Recommendation 3. The World Bank Group should strengthen the client country focus of its carbon finance activities, integrating them with country programs, in accordance with client demand and international agreements, enhancing their economic development benefits in client countries, and especially promoting poverty reduction co-benefits in Low Income Countries. This is consistent with both the continuing commitment of the Paris Agreement to development co-benefits and the World Bank Group’s own developmental goals. CF must be host country client-driven and increasingly streamlined into country programs and financing operations, with a vision towards bundling or packaging of all CF activities in host countries with other relevant World Bank Group operations. The design for integrating CF into country development programs and operations should be flexible, consider unique features of CF operations and associated legal commitments and risks, engage the private sector for scaling up successful pilots, and ensure delivery of development results, especially in LICs. Sustainable social and economic development co-benefits should be systematically targeted and promoted. Conditional on client demand, this would also apply to future IFC activities, if and when it re-engages in CF activities with the private sector in client countries, and MIGA guarantees, to strengthen support for climate mitigation and development efforts in client countries.
Recommendation 4. The World Bank Group should identify complementary and country-specific interventions that enhance the Global Greenhouse Gas emission reduction impact of carbon pricing solutions, consistent with countries’ Nationally Determined Contributions (NDCs). Many client countries are unlikely to implement carbon prices that will be high enough to provide strong price signals to bring significant changes in emissions soon. At the country level, low carbon prices mandate identification and structuring of complementary and synergistic programs, policy and institutional reforms and instruments (for example, removal of fossil fuel subsidies, energy efficiency standards, and so on.) closely aligned or synchronized with carbon pricing approaches (for example, carbon taxes, emission trading schemes). Initiatives to remove any binding constraints at the country, market, or sector level offers the potential to improve the efficiency and effectiveness of the carbon pricing approaches and create an enabling environment for private sector solutions. Where relevant and when they are active, IFC, through its engagement with the private sector under the WBG’s Carbon Pricing Leadership Coalition (CPLC), and MIGA should coordinate in the identification of constraints and complementary approaches to carbon pricing in client countries.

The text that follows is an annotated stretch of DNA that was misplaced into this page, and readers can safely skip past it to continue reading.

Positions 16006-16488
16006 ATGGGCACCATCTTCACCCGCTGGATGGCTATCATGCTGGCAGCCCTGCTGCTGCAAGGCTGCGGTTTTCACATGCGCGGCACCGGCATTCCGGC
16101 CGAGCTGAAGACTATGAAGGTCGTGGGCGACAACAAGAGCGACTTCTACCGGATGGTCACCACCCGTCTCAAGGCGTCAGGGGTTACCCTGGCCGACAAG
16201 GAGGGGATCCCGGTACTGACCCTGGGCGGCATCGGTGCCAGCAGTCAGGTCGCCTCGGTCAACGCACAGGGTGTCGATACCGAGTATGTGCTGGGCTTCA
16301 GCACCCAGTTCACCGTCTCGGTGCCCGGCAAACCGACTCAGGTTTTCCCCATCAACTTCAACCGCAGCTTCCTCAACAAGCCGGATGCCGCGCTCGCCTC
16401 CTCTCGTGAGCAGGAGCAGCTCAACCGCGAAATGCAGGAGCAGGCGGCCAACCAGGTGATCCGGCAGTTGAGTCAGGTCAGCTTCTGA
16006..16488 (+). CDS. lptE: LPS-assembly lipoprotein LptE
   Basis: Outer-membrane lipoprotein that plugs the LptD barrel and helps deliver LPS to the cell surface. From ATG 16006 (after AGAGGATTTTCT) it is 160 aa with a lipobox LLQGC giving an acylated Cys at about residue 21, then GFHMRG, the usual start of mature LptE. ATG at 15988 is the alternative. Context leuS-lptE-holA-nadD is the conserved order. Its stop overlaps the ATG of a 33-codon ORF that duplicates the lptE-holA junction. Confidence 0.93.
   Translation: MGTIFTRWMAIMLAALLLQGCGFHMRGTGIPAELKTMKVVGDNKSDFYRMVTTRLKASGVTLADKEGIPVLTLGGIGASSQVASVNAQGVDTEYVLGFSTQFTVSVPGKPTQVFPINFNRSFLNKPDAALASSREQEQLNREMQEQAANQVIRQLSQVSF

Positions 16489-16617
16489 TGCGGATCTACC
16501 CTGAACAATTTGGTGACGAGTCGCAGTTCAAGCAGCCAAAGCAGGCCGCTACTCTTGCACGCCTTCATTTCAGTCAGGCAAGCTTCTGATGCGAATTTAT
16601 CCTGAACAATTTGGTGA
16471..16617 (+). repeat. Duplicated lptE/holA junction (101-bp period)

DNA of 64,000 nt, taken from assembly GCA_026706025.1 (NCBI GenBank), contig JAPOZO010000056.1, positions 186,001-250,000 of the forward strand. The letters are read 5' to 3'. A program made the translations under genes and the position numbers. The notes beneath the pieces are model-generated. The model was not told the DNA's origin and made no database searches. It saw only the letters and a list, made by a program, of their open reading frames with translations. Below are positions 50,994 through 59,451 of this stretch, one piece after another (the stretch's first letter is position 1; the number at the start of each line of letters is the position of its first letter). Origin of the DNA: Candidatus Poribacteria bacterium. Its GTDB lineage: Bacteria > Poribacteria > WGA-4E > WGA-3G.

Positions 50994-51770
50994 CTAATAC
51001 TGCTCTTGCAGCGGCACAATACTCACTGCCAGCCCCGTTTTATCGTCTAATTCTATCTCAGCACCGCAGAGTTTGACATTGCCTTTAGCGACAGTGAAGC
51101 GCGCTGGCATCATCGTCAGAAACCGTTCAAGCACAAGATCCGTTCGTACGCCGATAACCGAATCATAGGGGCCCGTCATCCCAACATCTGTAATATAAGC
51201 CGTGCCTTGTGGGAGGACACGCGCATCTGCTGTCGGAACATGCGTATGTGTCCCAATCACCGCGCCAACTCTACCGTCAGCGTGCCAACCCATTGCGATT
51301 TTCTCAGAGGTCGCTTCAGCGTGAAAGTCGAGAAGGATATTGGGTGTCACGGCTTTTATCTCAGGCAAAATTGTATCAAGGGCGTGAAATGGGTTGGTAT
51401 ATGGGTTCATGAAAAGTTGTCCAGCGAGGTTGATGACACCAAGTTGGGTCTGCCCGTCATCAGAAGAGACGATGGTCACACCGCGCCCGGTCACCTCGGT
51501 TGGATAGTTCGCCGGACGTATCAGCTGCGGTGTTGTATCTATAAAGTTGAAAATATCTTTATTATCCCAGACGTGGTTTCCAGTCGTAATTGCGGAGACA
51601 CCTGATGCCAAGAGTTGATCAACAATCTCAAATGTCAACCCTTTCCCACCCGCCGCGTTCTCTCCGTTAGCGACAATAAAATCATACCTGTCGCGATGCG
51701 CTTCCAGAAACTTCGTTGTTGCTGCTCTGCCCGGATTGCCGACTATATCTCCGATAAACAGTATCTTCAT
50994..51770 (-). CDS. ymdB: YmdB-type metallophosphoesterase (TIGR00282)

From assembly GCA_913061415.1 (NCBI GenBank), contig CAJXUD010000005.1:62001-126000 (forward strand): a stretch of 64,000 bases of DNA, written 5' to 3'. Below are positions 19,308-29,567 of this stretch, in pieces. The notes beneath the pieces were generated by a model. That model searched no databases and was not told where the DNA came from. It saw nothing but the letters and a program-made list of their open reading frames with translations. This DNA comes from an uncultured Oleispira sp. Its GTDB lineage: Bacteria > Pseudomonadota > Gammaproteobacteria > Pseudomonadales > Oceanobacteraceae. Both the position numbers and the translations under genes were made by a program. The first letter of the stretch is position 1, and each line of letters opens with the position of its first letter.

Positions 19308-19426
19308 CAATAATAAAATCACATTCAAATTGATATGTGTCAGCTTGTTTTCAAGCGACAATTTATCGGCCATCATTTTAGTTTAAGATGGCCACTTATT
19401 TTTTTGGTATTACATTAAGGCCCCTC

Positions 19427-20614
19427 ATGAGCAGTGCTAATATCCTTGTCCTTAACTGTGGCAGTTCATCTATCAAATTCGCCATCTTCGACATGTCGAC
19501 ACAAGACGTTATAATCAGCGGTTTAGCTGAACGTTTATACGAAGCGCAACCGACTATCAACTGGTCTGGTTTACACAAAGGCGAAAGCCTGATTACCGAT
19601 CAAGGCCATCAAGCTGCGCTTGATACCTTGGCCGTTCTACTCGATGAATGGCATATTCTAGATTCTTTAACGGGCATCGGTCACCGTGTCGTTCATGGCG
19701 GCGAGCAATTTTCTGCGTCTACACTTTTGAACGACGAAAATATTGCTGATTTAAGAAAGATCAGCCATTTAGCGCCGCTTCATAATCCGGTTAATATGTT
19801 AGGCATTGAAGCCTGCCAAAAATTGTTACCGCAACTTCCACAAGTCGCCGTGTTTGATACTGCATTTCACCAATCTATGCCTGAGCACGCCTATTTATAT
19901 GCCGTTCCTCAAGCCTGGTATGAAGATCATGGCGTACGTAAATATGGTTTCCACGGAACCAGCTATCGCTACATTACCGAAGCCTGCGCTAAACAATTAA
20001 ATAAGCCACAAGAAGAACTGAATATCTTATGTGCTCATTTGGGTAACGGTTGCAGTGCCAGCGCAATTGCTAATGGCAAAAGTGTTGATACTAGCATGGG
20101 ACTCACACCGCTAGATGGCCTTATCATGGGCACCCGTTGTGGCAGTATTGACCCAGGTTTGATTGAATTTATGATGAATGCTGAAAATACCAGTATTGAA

Recommendation 5. The World Bank Group should continue to pilot new market-based and scalable approaches for reducing Global Greenhouse Gas emissions, including those that focus on underutilized sectors and underserved countries. To do so the World Bank Group should further sharpen the focus of its capacity building, technical assistance and innovation on scalable approaches that contribute to raising the mitigation ambition. This includes piloting of new and scalable financial products as well as programmatic, sectoral and policy crediting approaches that are useful to support the transition to the new market mechanisms under the Paris framework. IFC and MIGA could also pilot scalable business models and de-risking instruments to support upscaled crediting approaches. The World Bank Group should identify and upscale innovative crediting approaches for carbon assets from forests, agriculture, and land use and transport, and urban building infrastructure.
Read More in Chapter 6: Conclusions and Recommendations